Dr. Katelyn Jetelina is a postdoctoral Research Associate in the Department of Epidemiology at the University of Texas, School of Public Health. She is seeking three years of funding through the Mentored Research Scientist Development Award (K01). Dr. Jetelina conducts research in examining the acute and chronic stresses of law enforcement by evaluating the effects reactive outcomes, like coping mechanisms and excessive use-of-force, on officer health and safety. This area of study is significant due to the recent, highly visible concern that has largely framed reactive outcomes as police mismanagement rather than occupational health and safety. Dr. Jetelina?s long-term career goals are to become an independent investigator and a mixed- methods expert, and to develop a system-level intervention to reduce rates of police officer and citizen injury. In the current proposal, Dr. Jetelina outlines five short-term goals to be achieved throughout the award period that are intended to link her quantitative skills to new methodological techniques. These are: 1) to accumulate a strong knowledge base in qualitative methodology; 2) to gain formal training in mixed-methods design; 3) to learn the appropriate techniques and processes for stakeholder engagement; 4) to extend her current knowledge of officer health to community police based training; and 5) to orient herself with the science of team science. These goals will be achieved through a combination of mentoring by a multi- disciplinary team of established researchers, attendance at national workshops and conferences, focused coursework, and the proposed study. The proposed research plan seeks to contribute to the NORA Sector: Public Safety, Cross-sector: Traumatic Injury Prevention, and Strategic Goal 5: Evaluate information sources collected by stakeholders that may be enhanced to conduct effective occupational health and safety surveillance among law enforcement workers. This study will identify predisposing multi-dimensional factors that converge to create high-stress calls for Dallas Police Department (DPD) officers using a mixed-methods design. Specifically, the aims are: 1) To identify themes associated with consecutive high-stress calls and current stress decompression techniques through structured observations, focus groups, and distributing a stress survey among DPD officers; 2) To build a multi-level database that will classify calls for service on a stress continuum scale by triangulating new and pre-existing data from multiple DPD sources; and 3) To test the predictive capability of the integrated database, by evaluating statistical relationships between multi-level factors and adverse events (e.g. injury). Identifying predictors that contribute the greatest to high-stress calls is instrumental to inform a R01 application where Dr. Jetelina will develop a new computer-assisted dispatch system, which would take into account compound stress of a police officer?s shift and evaluate whether it reduces the likelihood of officer (and citizen) injury.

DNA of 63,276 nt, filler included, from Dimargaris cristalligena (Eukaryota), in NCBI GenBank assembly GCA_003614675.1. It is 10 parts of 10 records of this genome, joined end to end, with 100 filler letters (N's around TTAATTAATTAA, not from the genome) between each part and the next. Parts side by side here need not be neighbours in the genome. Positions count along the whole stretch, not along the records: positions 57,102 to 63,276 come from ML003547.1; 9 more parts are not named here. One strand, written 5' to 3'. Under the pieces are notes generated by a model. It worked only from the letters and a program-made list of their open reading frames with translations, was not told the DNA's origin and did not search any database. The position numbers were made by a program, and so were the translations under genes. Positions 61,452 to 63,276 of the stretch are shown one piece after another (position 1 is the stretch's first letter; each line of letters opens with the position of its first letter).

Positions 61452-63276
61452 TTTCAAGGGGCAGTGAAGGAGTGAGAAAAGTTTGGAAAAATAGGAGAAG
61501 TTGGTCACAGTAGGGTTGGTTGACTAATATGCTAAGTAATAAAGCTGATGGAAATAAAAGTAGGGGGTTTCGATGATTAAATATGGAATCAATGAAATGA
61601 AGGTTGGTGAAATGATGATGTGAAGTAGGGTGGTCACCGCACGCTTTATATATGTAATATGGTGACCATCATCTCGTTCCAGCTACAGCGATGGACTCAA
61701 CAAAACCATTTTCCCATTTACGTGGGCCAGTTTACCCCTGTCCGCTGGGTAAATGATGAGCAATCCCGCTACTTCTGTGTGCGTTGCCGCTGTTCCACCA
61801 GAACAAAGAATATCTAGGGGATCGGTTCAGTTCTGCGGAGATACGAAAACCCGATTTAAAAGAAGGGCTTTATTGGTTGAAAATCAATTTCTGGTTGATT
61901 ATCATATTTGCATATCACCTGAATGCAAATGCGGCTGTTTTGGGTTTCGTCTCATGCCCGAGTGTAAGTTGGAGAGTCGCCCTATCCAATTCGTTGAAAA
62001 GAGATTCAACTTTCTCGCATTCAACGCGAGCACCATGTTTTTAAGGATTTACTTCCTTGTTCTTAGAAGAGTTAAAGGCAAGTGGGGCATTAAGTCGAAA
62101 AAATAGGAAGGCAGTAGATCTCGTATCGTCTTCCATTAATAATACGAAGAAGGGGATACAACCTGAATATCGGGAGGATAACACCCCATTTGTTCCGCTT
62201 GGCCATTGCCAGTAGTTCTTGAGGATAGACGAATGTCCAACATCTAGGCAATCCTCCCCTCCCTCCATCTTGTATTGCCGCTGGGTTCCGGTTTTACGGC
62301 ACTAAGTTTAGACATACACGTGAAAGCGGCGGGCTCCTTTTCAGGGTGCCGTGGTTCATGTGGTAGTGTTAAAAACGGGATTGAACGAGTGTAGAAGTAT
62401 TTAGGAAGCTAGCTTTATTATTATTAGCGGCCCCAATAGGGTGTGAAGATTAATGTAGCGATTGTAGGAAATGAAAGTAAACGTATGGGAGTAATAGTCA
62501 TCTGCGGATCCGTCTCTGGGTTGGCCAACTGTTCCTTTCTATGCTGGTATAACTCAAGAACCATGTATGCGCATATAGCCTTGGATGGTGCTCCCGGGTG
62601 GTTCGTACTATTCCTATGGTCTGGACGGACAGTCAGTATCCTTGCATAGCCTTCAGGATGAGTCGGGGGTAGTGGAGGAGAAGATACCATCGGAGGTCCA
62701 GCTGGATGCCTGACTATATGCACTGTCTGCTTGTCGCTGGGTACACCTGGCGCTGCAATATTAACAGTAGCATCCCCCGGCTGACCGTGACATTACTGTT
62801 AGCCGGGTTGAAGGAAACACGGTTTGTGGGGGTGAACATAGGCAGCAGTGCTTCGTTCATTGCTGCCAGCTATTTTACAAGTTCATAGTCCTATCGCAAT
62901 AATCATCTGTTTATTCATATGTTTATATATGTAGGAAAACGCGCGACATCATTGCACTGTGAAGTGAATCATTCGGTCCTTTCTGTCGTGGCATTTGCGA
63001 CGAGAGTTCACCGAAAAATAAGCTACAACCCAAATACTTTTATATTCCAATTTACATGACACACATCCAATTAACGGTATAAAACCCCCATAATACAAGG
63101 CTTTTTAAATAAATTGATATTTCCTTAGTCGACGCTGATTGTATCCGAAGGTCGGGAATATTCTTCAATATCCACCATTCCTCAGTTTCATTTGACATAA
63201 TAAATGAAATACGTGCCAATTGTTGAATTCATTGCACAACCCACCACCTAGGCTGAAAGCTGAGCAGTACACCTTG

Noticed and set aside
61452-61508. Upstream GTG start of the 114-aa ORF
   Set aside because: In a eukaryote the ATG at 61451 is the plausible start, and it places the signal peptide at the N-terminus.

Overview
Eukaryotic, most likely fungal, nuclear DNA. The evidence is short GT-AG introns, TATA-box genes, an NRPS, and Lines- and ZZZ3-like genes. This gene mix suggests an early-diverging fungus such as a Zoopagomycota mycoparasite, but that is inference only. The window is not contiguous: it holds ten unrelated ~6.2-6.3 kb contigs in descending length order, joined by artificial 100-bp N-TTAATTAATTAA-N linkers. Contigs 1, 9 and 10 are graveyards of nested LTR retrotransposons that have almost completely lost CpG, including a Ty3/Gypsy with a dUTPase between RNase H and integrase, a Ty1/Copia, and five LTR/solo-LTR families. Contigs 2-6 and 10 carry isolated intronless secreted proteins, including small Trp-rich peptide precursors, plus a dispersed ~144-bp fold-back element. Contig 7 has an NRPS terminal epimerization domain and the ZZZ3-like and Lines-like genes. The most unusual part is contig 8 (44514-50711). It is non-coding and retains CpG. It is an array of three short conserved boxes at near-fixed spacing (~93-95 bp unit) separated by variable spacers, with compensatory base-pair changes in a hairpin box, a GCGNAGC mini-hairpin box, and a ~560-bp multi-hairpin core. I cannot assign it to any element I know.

This project aims to identify predisposing multi-dimensional factors that converge to create high-stress, high intensity calls for Dallas Police Department (DPD) officers using a mixed-methods design. Improving our understanding of tracking and managing compound stress experienced by police officers on a day-to-day basis has significant implications for improving police-citizen interactions and could potentially explain police officers (and citizens) high rates of injury.